I don't see any reason to pay the second half considering that the work isn't done.
posted by Slinga at 6:17 AM on September 6, 2016 [2 favorites]


Is the guy licensed? Reporting the issue to the state contractor's licensing board might have more teeth than some online review.
posted by LionIndex at 6:41 AM on September 6, 2016


The contractor threatening a lien on your house unless you pay him for work that hasn't been done (?)

Yeah, but arguably part of the reason the work wasn't finished is that they fired him (We let him go last week...). He might plausibly argue that the work was 99% percent done, so the OP needs to either pay or have a rock-solid argument for whatever amount is withheld. Arbitrarily holding back 50% simply because that's how much they've still got control of is not going to be defensible.
posted by jon1270 at 7:07 AM on September 6, 2016 [2 favorites]


This seems so straightforward: you paid for him to do a project; he did not complete the project. It doesn't matter that you fired him. He's asking for money for a thing you didn't receive. He can and should be told to piss off.

Tell him to stop harassing you and that if he feels the need to contact you again, he should do it via his attorney. Remind him of the agreement, make your own threats noting that you feel he is harassing you, trying to extort money and run a con, that you do not have an issue with escalating things to court, etc, etc, and then will hold him responsible for the damage to the floors, the visible taping and so on. (Hopefully you have already taken loads of careful photographs.) Do not discuss reviews; "We're beyond that now" might be a suitable response if he brings them up again. If he is that desperate for that bit of cash after BSing you and doing a terrible job, it is a wonderfully safe bet that his business abilities and smarts are garbage and he doesn't have the ability to pursue this beyond briefly being a pest to you. All of this is how con men, not ethical tradespeople, behave.

Here, any attorney will give you a free initial consultation; my understanding is that in jurisdictions where this is not the case, it is at least cheap to interview one at the get-go. I would talk with one to reassure myself and make sure I (or other internet randoms) are not giving you terrible advice for your part of the world.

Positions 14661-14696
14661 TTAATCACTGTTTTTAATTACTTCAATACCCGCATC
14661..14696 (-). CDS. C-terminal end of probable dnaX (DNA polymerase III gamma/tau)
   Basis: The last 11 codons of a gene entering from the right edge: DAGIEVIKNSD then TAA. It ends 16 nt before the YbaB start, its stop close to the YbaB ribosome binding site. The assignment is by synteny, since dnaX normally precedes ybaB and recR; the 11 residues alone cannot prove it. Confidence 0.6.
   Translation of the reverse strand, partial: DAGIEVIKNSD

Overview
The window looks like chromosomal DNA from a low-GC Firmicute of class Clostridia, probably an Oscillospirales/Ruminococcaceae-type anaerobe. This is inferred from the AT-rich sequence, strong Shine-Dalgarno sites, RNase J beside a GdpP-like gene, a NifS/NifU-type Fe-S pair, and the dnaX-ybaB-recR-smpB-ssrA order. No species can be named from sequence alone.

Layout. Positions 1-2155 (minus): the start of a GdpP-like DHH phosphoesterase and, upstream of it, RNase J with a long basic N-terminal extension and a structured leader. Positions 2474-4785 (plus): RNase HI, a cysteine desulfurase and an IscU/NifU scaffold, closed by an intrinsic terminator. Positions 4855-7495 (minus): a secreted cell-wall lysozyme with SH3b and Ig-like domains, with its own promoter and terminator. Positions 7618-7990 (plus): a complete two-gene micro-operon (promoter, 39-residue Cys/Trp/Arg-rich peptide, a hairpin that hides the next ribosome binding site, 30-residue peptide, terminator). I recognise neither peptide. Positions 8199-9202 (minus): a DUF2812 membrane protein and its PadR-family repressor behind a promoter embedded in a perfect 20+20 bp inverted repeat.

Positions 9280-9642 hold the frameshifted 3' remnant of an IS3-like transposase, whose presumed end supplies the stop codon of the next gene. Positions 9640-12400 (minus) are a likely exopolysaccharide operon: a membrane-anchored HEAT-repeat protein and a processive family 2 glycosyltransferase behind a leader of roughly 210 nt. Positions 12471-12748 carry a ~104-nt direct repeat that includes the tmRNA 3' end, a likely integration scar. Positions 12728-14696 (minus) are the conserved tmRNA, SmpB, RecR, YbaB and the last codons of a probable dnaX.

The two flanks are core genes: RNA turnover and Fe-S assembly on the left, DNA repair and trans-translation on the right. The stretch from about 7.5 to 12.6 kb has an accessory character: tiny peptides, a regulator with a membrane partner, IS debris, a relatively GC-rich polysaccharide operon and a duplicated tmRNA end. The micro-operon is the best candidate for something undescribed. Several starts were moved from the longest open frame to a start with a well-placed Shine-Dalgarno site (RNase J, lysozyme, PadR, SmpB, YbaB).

Wait a while, and leave factual, unemotional reviews. (Your review will probably better for the delay, too; you'll be more detached and more able to focus on the shoddy work and review/$ extortion attempts rather than 'total @#$! jerk! AVOID!')

I am really sick of these sorts of dirtballs. I would be very, very confident that he will drop the matter quickly. Do keep in mind that a person with such poor skills and such poor ethics is extremely unlikely to go after you legally. After being scammed by a plumber and registering complaints with the BBB and Ontario College of Trades, one thing I discovered, from his written response to the BBB, was that the guy could barely string a sentence together. He couldn't have done anything to me legally without paying quite a lot to an attorney; the poor lad couldn't write, could not have taken things to small claims court or otherwise escalated without paying somebody a lot of money to...write. His literacy level was so low I don't think he fully understood anything that was going on. Which explained a lot about the whole experience with him; he was a moron, living a hand-to-mouth existence trying to get by on simple jobs that he could do an okay job on. Mine was less simple, he claimed skills he did not have, left me worse off than I had been before. Because...moron. Do not discount the high odds that a big part of the problem is that the man is simply pretty stupid (and unethical to boot). Why else is he advertising himself as a person who can fix things when he can't fix things?

The Ontario College of Trades took over a year to respond and the response was remarkably useless; they were toothless and inept and left me with another thing to be irritated over, but the fact that they and the BBB had at least been a time suck to him was pleasing to me. The only mentions of his rag-tag business on-line are my write-ups, including the one on the BBB site -- I am Canadian and rural and unfortunately reviews count for a bit less here, but... Your jurisdiction may vary as far as governing bodies go.
posted by kmennie at 10:23 AM on September 6, 2016


Hello again all -- here's a followup: we sent the contractor a letter outlining our concerns with the project and extensive photos of the work, floor and fixture damage and screenshots of texted commitments that were unfulfilled. Without directly threatening to post reviews, I did ask for a compromise amount to cover the work that had been completed. They responded that they were very sorry and had not realized the extent of the floor damage (I had covered it with cardboard after the first day to prevent further abuse). He said he would take what we had already paid and call it a day, and would "communicate better" with future customers about timelines, commitments and expectations. I feel good about the way it all worked out.
posted by M.C. Lo-Carb! at 12:33 PM on September 6, 2016 [11 favorites]